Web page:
In the US, coins are graded according to a scale that was created by the American Numismatic Association (ANA). This scale is a modified version of the Sheldon Coin Grading Scale, which is used, in one form or another, to grade coins in most countries.
This scale begins at 1 and goes all of the way up to 70, with many key milestones along the way. Everyone can follow these grades to determine how a coin should be listed, but official grading can only be done by a professional grading company. If the grading is professional, then it will usually be preceded by the initials or the name of the grading company and followed by a precise number. If not, it may only list the grade.
Formed in 1891, the goal of the American Numismatic Association is to advance the knowledge of numismatics. It is a not-for-profit organization that is based in the state of Colorado and has more than 20,000 members. If you’re looking to get involved with coin collecting and to learn more about this great hobby, then the American Numismatic Association is a good place to start.
These coins were minted for circulation and tend to show a lot of wear and tear as a result. Older coins and rarer coins may still be valuable, even if they are classed as circulated, but typically that value will be heavily dependent on the grading of the coin. These grades are:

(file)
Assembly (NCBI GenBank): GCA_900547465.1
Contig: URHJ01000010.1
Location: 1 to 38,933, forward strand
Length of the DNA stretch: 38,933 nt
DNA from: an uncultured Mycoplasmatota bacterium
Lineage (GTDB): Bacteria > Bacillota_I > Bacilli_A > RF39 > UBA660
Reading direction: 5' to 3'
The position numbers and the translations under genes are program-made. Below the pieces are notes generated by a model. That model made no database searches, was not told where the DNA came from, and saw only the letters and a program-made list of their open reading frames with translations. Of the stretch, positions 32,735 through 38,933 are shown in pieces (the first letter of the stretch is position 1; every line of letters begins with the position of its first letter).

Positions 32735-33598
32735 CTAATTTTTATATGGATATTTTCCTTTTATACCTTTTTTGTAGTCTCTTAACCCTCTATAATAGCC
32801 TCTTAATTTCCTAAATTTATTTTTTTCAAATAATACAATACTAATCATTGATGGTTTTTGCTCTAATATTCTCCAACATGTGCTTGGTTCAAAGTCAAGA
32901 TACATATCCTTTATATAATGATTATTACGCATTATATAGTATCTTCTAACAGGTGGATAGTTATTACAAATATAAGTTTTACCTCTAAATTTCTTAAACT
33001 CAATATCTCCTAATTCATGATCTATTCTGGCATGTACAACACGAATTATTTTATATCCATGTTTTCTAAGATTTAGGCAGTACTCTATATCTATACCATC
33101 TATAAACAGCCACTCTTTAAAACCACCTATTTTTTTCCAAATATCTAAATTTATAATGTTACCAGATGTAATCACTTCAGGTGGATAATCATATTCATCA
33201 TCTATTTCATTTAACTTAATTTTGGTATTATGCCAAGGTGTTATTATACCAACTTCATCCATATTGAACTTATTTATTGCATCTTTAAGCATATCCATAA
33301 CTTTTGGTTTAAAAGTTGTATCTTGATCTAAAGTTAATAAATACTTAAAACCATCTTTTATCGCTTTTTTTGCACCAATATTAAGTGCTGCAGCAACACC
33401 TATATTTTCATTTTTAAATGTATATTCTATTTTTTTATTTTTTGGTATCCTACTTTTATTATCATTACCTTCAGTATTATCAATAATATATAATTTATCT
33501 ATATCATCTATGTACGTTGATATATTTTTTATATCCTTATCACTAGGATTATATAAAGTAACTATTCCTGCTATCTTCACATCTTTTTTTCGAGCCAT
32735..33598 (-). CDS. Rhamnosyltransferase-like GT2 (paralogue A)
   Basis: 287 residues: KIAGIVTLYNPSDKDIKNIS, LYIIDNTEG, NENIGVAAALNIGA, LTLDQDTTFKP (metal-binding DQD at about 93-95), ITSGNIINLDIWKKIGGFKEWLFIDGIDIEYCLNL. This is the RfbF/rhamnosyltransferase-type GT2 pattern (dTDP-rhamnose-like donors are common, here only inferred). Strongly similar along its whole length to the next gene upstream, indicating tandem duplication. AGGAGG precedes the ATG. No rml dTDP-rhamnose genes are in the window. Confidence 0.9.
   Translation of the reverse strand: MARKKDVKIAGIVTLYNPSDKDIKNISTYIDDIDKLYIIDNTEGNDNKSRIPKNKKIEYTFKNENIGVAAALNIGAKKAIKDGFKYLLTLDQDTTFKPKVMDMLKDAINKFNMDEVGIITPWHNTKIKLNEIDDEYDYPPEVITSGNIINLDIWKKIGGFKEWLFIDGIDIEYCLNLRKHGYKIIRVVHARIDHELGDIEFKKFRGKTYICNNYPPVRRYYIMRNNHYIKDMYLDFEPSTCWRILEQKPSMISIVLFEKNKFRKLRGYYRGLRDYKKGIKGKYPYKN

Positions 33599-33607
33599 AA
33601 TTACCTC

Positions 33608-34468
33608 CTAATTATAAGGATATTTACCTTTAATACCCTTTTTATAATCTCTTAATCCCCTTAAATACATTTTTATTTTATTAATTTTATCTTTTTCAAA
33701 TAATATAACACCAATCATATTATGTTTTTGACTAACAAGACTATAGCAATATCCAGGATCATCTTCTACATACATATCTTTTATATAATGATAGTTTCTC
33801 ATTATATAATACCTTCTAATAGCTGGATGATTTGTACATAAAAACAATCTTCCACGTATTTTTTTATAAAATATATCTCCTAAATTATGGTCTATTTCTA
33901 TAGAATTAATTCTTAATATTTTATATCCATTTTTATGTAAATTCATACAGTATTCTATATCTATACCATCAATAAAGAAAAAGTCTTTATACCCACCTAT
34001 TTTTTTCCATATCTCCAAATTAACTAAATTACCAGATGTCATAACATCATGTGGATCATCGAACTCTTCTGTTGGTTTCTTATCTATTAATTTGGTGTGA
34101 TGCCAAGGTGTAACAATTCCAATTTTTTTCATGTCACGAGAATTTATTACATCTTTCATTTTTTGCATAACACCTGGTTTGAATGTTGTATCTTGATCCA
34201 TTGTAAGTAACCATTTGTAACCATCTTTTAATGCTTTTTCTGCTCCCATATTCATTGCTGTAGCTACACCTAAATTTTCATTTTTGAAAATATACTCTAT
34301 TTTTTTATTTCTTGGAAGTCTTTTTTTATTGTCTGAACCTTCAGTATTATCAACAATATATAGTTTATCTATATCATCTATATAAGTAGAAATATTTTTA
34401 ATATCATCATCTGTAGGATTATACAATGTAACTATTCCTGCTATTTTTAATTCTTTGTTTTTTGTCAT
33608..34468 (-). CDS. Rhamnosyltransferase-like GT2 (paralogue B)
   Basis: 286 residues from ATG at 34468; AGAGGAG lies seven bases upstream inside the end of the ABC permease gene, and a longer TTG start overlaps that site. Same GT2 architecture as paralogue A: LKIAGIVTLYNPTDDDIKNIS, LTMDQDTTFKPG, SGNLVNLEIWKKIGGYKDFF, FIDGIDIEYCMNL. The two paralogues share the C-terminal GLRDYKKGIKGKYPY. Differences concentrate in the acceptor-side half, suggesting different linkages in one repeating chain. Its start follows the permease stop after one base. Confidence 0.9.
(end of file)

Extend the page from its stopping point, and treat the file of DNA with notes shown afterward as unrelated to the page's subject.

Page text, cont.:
These coins may have been struck for circulation or they may have been struck as commemorative/collectable pieces. Either way, to be classified as uncirculated, they must not have entered circulation and must not show signs of wear. They may still have a number of flaws though, including marks and discoloration, which is where the grading system comes into play. Uncirculated grades use the initials “MS”, which stands for “Mint State”. This basically means that the coins are in the same state as when they left the mint, although age, bag marks and flaws in production can mean that these coins are far from perfect.
Uncirculated grades begin at “MS-60” and go all of the way up to “MS-70”. The latter of these grades is very rare and describes coins that are “as struck”, which means they are free from any flaws and are in perfect condition.
There is also a scale for proof coins. Numbers 1 through to 59 indicate an impaired and heavily flawed proof, and numbers 60 through to 70 indicate one that is in much better condition, with these grades mirroring those in the uncirculated scale. Because of their similarities, these two scales are often used interchangeably.
To understand coin grading in greater detail, you need to understand the terms used to describe minting methods, flaws and more. There are dozens of such terms, most of which will mean very little to an outsider. These are the most common: